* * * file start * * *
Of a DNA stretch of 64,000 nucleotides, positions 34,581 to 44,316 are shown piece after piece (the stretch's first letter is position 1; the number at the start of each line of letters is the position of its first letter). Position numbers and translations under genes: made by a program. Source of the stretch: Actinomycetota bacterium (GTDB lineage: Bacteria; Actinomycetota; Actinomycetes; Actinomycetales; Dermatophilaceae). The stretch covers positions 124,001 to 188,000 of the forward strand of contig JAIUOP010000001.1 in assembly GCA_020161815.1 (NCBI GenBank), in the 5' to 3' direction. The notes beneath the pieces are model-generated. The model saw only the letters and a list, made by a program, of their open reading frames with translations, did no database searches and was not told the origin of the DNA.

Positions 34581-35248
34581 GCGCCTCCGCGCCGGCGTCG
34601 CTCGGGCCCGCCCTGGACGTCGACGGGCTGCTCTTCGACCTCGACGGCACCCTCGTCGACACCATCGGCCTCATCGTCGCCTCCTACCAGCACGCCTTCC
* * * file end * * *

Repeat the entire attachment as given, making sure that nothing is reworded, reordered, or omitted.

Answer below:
Of a DNA stretch of 64,000 nucleotides, positions 34,581 to 44,316 are shown piece after piece (the stretch's first letter is position 1; the number at the start of each line of letters is the position of its first letter). Position numbers and translations under genes: made by a program. Source of the stretch: Actinomycetota bacterium (GTDB lineage: Bacteria; Actinomycetota; Actinomycetes; Actinomycetales; Dermatophilaceae). The stretch covers positions 124,001 to 188,000 of the forward strand of contig JAIUOP010000001.1 in assembly GCA_020161815.1 (NCBI GenBank), in the 5' to 3' direction. The notes beneath the pieces are model-generated. The model saw only the letters and a list, made by a program, of their open reading frames with translations, did no database searches and was not told the origin of the DNA.

Positions 34581-35248
34581 GCGCCTCCGCGCCGGCGTCG
34601 CTCGGGCCCGCCCTGGACGTCGACGGGCTGCTCTTCGACCTCGACGGCACCCTCGTCGACACCATCGGCCTCATCGTCGCCTCCTACCAGCACGCCTTCC